Back in the day when Younger Son was even younger, we acquired a moose puppet that he named Bradley. Bradley J. Moose, if you are not into that brevity thing. (Name the source of that quote.)
Bradley became a sort of family pet, just like the dogs and cats. YS and I gradually built up a complete persona for him.
- He often drank to excess.
- He was a member of the Moose Lodge.
- The Moose Lodge was housed in a pole shed somewhere in the woods.
- The Lodge had an official Moosemobile, an aged conversion van not unlike our own.
- Bradley was, not to put too fine a point on it, not very bright.
YS had the typical issues as a middle-schooler — angst, resentment, rebellion, insecurity, searching for his own identity — and it seemed to me that he dealt with some of them by projecting them onto Bradley.
Elder Son did not care for Bradley and would get annoyed when he witnessed his mother and younger brother playing around with him. He particularly did not like the voices we used for Brad. (Elder Son spent fourteen years being annoyed with YS, from YS’s birth and until he, ES, went off to college,)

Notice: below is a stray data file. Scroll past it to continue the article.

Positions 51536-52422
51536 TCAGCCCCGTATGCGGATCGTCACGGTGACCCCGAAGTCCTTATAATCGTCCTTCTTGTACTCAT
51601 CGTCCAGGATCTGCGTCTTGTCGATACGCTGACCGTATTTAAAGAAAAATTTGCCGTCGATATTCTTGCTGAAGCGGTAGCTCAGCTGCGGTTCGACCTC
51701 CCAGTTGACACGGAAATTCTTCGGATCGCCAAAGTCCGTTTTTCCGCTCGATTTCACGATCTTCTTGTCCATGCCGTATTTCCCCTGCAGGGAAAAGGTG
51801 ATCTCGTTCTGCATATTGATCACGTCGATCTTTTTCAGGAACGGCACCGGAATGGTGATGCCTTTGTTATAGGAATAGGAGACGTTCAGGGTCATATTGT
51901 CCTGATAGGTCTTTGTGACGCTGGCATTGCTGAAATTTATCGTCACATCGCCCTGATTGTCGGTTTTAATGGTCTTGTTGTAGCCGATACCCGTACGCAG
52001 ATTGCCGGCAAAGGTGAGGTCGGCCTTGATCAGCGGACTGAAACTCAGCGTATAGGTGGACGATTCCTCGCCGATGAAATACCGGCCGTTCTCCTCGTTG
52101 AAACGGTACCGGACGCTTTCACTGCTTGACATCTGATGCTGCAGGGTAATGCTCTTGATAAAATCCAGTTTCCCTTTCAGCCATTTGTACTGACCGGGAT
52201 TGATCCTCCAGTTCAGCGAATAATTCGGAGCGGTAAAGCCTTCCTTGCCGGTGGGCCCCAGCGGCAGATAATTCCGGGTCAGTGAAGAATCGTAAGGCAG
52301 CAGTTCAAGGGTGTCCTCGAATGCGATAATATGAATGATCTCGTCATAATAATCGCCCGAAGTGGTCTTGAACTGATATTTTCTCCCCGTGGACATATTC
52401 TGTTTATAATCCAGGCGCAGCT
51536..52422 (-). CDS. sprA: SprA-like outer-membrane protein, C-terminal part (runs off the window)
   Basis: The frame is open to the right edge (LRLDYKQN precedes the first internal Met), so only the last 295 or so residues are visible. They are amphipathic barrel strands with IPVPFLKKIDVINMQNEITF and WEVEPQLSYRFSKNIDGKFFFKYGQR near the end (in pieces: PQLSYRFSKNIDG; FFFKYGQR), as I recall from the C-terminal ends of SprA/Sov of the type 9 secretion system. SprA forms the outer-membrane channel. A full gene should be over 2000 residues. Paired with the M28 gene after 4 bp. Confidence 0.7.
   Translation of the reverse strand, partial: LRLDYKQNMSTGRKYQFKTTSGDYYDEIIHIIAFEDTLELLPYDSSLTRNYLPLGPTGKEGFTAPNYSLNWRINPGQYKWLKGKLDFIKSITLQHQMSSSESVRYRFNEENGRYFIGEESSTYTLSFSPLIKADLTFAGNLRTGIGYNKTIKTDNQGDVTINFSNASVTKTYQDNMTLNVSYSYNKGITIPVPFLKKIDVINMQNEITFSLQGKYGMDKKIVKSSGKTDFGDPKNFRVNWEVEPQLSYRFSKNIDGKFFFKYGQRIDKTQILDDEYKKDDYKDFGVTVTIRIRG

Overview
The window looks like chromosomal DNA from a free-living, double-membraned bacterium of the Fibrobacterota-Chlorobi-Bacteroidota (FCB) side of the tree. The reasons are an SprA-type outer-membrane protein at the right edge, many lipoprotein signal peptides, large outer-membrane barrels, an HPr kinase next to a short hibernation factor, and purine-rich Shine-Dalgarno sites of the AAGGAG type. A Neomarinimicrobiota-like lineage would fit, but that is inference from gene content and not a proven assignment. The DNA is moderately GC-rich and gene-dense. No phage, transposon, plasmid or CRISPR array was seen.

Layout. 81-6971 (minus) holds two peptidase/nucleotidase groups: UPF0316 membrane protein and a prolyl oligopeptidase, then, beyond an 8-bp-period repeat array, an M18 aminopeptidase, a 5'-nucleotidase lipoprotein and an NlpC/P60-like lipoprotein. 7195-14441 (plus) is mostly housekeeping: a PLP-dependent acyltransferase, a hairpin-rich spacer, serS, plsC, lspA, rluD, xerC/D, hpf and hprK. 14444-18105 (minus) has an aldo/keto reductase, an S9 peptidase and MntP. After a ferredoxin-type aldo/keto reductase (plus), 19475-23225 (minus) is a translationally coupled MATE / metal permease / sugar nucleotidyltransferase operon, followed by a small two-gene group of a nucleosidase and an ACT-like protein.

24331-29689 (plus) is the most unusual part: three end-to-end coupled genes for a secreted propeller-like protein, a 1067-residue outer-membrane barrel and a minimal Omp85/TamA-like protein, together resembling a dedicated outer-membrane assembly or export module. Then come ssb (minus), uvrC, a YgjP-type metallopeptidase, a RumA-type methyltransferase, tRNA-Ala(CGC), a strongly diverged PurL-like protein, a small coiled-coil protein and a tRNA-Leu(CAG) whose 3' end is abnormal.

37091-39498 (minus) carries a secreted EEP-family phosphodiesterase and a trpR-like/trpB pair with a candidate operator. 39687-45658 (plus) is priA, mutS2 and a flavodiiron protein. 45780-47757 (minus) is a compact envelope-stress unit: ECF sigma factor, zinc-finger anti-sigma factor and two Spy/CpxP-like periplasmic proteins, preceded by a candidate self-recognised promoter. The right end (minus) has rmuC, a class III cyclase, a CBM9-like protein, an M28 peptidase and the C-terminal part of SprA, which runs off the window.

After ES left, YS and I couldn’t find Bradley. After several months of fruitless on-and-off searching, I emailed him, asking if he had any idea where BJM was hiding. He replied that perhaps we should look in the bottom drawer of seldom-used filing cabinet. Yup, Bradley had been there all along.
We tortured Bradley regularly. Here he is hanging by a painting of my grandfather, left, and hanging above the Christmas tree and squirrel cage, right. The second photo was taken after YS and I had had fun tossing the moose across the open foyer into the Christmas tree.